Wednesday, 24 August 2011

Ch.12 - May I have the next dance? Learning dance etiquette in the era of rock and roll.

Even Christmas gifts were given to each employee, a British Columbia commemorative silver dollar, the province where he was originally to be sent from the boat!
The first winter was approaching its end and Peter and his friends, young men in their most virile youth, when they had dared to entertain thoughts of making new friends, which really meant “going out” with girls.
He had a steady job, with a paycheck every two weeks that allowed him to purchase, on a 12 month credit arrangement, a brand new dark blue suit, white shirt and tie. He was happy to take home the new treasures, his first significant purchases in the new world. The new immigrants’ grapevine had suggested that the best place to meet girls is the Saturday nights dances at the local YMCA. The last dance he could recall was in his high school, oh so long ago, on another continent, in a far away land, and even farther epoch. Then the youth was going to these dances in a rather old fashioned way, according to old traditions, both in clothing and behavior. The boys in festive, dark suits, shirt and tie, and cute little dress the girls. Hungary and the other Eastern European countries were carefully shielded from the influences of the “evil” capitalist states in the West, including individual expression and style.
While in the Ottawa YMCA the young guys were comfortably rocking in their jeans and shirts, at home boys of the same age were sweating in their heavy suits and ties.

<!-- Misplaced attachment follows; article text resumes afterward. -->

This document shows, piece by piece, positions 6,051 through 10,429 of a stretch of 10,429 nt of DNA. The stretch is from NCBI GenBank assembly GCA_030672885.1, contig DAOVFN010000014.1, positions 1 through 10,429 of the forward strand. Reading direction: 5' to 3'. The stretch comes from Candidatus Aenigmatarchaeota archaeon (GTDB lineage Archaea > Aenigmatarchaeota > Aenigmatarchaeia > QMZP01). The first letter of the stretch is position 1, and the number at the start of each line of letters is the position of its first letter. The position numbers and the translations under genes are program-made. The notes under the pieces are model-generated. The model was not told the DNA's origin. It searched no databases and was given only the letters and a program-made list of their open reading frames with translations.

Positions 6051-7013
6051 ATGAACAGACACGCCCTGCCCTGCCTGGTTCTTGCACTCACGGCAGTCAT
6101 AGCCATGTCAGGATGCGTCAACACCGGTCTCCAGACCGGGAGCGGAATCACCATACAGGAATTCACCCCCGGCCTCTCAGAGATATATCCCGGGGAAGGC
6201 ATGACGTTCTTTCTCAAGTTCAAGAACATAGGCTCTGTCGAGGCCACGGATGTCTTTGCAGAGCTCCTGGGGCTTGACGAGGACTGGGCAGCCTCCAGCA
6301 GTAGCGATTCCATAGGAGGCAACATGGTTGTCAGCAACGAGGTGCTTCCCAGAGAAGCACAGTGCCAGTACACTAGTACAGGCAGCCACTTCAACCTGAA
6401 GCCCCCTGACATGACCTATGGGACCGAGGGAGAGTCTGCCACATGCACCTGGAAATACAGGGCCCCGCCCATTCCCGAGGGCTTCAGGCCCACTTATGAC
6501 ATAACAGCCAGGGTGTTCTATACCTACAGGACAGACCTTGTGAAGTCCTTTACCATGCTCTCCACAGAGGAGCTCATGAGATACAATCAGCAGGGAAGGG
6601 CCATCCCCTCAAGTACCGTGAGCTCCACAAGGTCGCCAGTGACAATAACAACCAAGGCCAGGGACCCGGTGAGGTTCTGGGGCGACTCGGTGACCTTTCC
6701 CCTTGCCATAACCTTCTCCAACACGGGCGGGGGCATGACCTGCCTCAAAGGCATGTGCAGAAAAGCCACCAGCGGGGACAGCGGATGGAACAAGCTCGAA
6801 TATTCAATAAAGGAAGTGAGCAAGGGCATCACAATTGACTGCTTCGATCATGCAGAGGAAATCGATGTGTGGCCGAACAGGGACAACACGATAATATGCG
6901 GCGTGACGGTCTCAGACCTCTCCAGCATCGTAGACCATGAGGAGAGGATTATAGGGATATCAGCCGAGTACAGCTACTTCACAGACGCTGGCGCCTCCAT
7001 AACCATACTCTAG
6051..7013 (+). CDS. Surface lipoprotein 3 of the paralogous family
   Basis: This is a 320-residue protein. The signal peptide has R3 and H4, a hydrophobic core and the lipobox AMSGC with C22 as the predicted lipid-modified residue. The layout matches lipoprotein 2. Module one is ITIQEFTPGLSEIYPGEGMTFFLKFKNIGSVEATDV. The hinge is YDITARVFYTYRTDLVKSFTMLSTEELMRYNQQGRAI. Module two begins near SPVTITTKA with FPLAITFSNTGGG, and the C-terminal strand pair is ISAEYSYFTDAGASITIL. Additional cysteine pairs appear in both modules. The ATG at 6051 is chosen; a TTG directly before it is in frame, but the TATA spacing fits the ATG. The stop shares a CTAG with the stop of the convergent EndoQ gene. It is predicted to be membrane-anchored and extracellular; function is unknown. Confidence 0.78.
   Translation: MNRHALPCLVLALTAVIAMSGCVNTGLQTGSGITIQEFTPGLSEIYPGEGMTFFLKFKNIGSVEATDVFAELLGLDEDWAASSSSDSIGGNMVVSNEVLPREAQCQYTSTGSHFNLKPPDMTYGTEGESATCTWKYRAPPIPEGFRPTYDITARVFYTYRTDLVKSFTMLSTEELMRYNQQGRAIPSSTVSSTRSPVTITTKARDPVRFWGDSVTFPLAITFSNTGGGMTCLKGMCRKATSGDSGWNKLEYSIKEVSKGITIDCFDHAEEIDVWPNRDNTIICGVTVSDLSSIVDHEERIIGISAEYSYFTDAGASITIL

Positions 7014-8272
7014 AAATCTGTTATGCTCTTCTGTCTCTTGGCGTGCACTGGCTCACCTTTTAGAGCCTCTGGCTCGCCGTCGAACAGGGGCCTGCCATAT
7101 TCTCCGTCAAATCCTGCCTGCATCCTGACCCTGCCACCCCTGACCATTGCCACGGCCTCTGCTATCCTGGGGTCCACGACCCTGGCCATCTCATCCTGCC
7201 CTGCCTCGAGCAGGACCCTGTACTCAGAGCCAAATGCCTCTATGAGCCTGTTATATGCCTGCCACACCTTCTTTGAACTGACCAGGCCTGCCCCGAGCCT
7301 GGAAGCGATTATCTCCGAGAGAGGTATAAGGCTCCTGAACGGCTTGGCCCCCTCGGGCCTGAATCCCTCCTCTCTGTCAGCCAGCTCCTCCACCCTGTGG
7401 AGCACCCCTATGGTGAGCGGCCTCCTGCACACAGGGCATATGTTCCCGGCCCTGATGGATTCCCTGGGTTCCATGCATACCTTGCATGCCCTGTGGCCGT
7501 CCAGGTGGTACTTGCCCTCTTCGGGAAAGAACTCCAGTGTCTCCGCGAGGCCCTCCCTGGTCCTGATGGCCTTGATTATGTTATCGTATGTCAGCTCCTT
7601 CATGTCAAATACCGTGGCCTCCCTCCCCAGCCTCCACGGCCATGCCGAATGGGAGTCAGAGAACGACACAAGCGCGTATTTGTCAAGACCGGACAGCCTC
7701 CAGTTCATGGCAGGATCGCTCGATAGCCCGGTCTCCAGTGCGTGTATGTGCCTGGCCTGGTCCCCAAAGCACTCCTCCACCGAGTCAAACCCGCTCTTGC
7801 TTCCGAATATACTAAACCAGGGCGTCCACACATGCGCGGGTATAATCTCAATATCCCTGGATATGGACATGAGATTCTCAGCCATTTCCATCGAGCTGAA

Peter and his friends were just amazed when a guy would just sidle up to a girl and casually take her by the hand and within seconds they would be furiously jiving away, a form of dance totally unknown to these immigrant boys. However, they recalled the English Dictionaries and language books, written decades before, how these were emphatically teaching the task to be performed:
“We approach the chosen lady, and with slight bow and polite demeanor, we “ask her for a dance “in a clear voice and appropriate manner, thusly: May I please?”- repeated to himself Peter, at least for the tenth time, being very careful of his accent and pronunciation, being very grateful that the verbal plea did not have a single “r” in it, which had been the downfall of so many foreigners, the sure give-away that the speaker is from “some other country”. In the best of cases one was to be a French Canadian, in the worst the foreigner was from some unknown land who was displaced due to the war: a DP!!
The friends were already nervous on this first daredevil move towards “fitting” into society, that is the company of young men and women, due to their accented English, the lack of their dance repertoire caused even more worry. An even more obvious and ominous problem was, that did not even occur to them at first, their clothing was totally out of place and painfully unique in a 1958 YMCA dance hall.
One can imagine what made-for-the-stage appearance was created by the three young immigrants, on the very peak of rock and roll, in their dark blue suits and ties, stiff and obviously awkward, when they entered at opening time, just after 8 PM in the dancehall.
Other than a couple of dozen young ladies and a few chaperons there were no others in the hall, as it turned out the local boys had started wondering in, nonchalantly little later. This time period gave an excellent chance to the girls and their mothers to observe and scrutinize the three funeral directors, standing in a corner and talking with each other. Even though they have felt uneasy at the beginning, over time they have ceased to remain the object of curiosity, while the dancing was starting to liven up. It was entirely certain to all the ladies present that none of them could possibly become the victim of any attempted terror action, emanating from either one of the other strange looking characters.